Joseph M. Alioto of Alioto & Alioto, (Daniel R. Shulman of Gray, Plant,
Mooty, Mooty & Bennett, with him on the briefs), for the Plaintiffs-Appellants.

Gordon Strachan, (James A. Boevers with him on the brief) of Prince, Yeates &
Geldzahler, for Defendants-Appellees Greater Park City Company and Nick Badami.

Stewart M. Hanson, Jr., (Michael W. Homer with him on the brief) of Suitter,
Axland, Armstrong & Hanson, for the Defendants-Appellees Park City Municipal
Corp., William Ligety, Arlene Loble and Ronald Ivie.

Stephen G. Crockett, (Michael M. Later with him on the brief) of Rooker,
Larsen, Kimball & Parr, for the Defendants-Appellees Jack W. Davis and Park City
Village, Inc.

JUDGES:
Seymour and Tacha, Circuit Judges, and Weinshienk, District Judge. *

* The Honorable Zita L. Weinshienk, United States District Judge for the
District of Colorado, sitting by designation.

OPINIONBY:
TACHA

OPINION:

[*723] TACHA, Circuit Judge.

This litigation arose out of attempts to develop a condominium and retail
shopping area at a ski resort in Park City, Utah. Appellants allege that the
appellees violated federal antitrust [**2] and civil rights laws by conspiring
to prevent the development of Gibson's property. The district court granted
summary judgment for all appellees and awarded certain deposition costs to the
appellees. Both rulings are challenged on appeal. This court has jurisdiction
under 28 U.S.C. @ 1291. We must decide whether summary judgment is appropriate
in a case where many of the allegations relate to the motive and intent of the
defendants. We must also decide if the district court abused its discretion in
awarding costs.

I.

Summary judgment is to be granted if "there is no genuine issue of material
fact." Fed. R. Civ. P. 56(c). Matsushita Elec. Indus. Co., Ltd. v. Zenith Radio
Corp., 475 U.S. 574, 106 S. Ct. 1348, 89 L. Ed. 2d 538 (1986), a case decided by
the United States Supreme Court after the district court entered judgment in
this case, provides the most recent guidance for the application of Rule 56(c)
in an antitrust suit. In Matsushita the Court considered "the standard district
courts must apply when deciding whether to grant summary judgment in an
antitrust conspiracy case." Id. at 1351. The Court stated:

Respondents correctly note that "on summary judgment the inferences to be
drawn from the [**3] underlying facts . . . must be viewed in the light most
favorable to the party opposing the motion." United States v. Diebold, Inc., 369
U.S. 654, 655, 82 S. Ct. 993, 994, 8 L. Ed. 2d 176 (1962). But antitrust law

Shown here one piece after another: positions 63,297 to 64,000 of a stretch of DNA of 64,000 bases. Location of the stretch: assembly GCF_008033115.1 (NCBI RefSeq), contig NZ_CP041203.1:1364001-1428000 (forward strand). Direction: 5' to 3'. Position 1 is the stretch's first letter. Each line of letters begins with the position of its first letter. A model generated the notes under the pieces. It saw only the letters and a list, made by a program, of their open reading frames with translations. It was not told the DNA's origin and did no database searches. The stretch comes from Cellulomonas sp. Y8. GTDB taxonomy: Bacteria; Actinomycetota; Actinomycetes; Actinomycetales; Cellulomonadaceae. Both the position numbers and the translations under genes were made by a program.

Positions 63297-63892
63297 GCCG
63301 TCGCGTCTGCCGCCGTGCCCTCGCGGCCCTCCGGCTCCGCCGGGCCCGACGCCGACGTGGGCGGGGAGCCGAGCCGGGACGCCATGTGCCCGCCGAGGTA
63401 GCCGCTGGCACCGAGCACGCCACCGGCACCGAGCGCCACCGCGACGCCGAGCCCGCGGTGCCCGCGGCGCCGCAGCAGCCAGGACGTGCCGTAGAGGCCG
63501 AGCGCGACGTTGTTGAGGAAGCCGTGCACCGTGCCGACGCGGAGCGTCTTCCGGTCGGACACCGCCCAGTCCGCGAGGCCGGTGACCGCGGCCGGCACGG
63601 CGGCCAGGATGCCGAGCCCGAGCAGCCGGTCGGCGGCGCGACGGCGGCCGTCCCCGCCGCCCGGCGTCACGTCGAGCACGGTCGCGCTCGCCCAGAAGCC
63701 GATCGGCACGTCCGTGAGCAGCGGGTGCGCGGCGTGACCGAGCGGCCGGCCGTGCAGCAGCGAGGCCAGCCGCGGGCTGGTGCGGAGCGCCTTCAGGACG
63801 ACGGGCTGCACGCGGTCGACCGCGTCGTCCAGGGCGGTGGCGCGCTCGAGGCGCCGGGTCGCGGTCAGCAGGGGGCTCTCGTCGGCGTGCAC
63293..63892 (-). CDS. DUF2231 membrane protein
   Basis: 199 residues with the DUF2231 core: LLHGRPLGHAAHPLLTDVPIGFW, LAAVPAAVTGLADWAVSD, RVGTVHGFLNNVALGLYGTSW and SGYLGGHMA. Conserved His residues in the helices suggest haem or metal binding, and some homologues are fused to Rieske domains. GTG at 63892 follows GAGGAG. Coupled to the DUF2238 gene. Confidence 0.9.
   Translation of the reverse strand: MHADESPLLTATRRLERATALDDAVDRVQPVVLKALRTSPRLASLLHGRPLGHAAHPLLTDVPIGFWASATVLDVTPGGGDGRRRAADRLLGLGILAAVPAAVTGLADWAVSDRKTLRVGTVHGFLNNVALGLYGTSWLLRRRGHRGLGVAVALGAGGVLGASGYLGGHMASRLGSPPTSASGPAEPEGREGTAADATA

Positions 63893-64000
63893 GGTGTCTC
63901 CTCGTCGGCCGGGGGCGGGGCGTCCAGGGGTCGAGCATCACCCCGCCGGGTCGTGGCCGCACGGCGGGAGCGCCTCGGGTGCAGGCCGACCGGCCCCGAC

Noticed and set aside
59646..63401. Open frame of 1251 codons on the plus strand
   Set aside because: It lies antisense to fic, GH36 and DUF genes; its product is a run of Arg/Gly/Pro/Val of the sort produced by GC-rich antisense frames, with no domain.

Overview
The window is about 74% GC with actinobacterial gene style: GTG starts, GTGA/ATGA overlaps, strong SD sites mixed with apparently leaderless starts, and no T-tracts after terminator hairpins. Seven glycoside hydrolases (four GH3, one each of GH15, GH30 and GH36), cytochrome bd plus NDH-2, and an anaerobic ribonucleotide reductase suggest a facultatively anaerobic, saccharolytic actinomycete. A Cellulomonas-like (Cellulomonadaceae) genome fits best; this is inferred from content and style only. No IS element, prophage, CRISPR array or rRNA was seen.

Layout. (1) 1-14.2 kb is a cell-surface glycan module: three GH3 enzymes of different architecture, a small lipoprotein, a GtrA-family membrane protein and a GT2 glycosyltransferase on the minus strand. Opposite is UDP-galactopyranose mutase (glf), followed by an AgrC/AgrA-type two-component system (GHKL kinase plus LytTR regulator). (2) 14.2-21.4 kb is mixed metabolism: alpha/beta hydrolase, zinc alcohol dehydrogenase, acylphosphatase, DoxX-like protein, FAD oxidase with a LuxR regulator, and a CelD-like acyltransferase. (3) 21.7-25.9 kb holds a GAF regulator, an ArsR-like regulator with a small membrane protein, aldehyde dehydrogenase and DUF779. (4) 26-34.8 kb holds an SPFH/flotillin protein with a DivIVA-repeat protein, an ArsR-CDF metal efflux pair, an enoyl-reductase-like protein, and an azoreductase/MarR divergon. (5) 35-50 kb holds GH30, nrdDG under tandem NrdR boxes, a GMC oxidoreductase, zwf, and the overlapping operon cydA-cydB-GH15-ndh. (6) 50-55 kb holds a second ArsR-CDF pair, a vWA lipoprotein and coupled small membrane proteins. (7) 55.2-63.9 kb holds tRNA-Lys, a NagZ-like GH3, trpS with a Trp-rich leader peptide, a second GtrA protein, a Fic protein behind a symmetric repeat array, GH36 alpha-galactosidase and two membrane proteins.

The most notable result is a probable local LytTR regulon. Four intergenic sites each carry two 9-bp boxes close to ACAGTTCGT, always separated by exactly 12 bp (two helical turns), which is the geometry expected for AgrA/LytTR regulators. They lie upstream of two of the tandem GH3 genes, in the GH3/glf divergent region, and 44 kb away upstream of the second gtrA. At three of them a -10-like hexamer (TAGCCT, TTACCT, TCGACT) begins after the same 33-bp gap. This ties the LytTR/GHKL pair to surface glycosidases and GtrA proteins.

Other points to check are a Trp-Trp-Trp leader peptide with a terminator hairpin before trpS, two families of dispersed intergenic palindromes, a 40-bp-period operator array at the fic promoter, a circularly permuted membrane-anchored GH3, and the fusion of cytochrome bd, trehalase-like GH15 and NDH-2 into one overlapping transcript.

PAGE 4
818 F.2d 722, *723; 1987 U.S. App. LEXIS 6042, **3;
1987-1 Trade Cas. (CCH) P67,552; 8 Fed. R. Serv. 3d (Callaghan) 369

limits the range of permissible inferences from ambiguous evidence in a @ 1
case. Thus, in Monsanto Co. v. Spray-Rite Service Corp., 465 U.S. 752, 104 S.
Ct. 1464, 79 L. Ed. 2d 775 (1984), we held that conduct as consistent with
permissible competition as with illegal conspiracy does not, standing alone,
support an inference of antitrust conspiracy. Id., at 764, 104 S. Ct., at 1470.
See also [First National Bank of Arizona v.] Cities Service [Co.], supra, 391
U.S., at 280, 88 S. Ct., at 1588 [(1968)]. To survive a motion for summary
judgment or for a directed verdict, a plaintiff seeking damages for a violation
of @ 1 must present evidence "that tends to exclude the possibility" that the
alleged conspirators acted independently. 465 U.S., at 764, 104 S. Ct., at 1471.
Respondents in this case, in other words, must show that the inference of
conspiracy is reasonable in light of the competing inferences of independent
action or collusive action that could [**4] not have harmed respondents. See
Cities Service, supra, 391 U.S., at 280, 88 S. Ct., at 1588.

Id. at 1356-57. See also Great Escape, Inc. v. Union City Body Co., Inc., 791
F.2d 532, 536-37 (7th Cir. 1986) (affirming summary judgment); Apex Oil Co. v.
DiMauro, 641 F. Supp. 1246, 1254-57 (S.D.N.Y 1986) (granting summary judgment).
Matsushita, [*724] then, establishes a two-part inquiry for evaluating the
propriety of summary judgment in an antitrust conspiracy case: (1) is the
plaintiff's evidence of conspiracy ambiguous, i.e., is it as consistent with the
defendants' permissible independent interests as with an illegal conspiracy;
and, if so, (2) is there any evidence that tends to exclude the possibility that
the defendants were pursuing these independent interests.

The district court in this case granted summary judgment to the defendants
after having exhaustively recounted the events which the appellant alleges
constitute a violation of the antitrust laws. Having independently reviewed the
record in this case, including those factors that appellant alleges the district
court ignored, we agree with the statement of facts in the memorandum decision
and order [**5] of the district court and incorporate it as a part of this
order. Gibson v. Greater Park City Co., No. C-81-0823W, slip op. at 1-68 (D.
Utah Apr. 30, 1984). Therefore, additional recital of the facts in this opinion
is unnecessary.

The district court relied on Westborough Mall v. City of Cape Girardeau, 693
F.2d 733 (8th Cir. 1982), cert. denied, 461 U.S. 945, 77 L. Ed. 2d 1303, 103 S.
Ct. 2122 (1983), in granting summary judgment for the defendants. We now have
the more recent and more authoritative standards established by the Supreme
Court in Matsushita, so we decline to follow Westborough Mall here. Further, it
is unclear from the district court opinion whether the court concluded that
there was no evidence from which a conspiracy could be inferred or whether
Gibson failed to present any evidence that tended to exclude the possibility
that the alleged conspirators acted independently. Our review of the record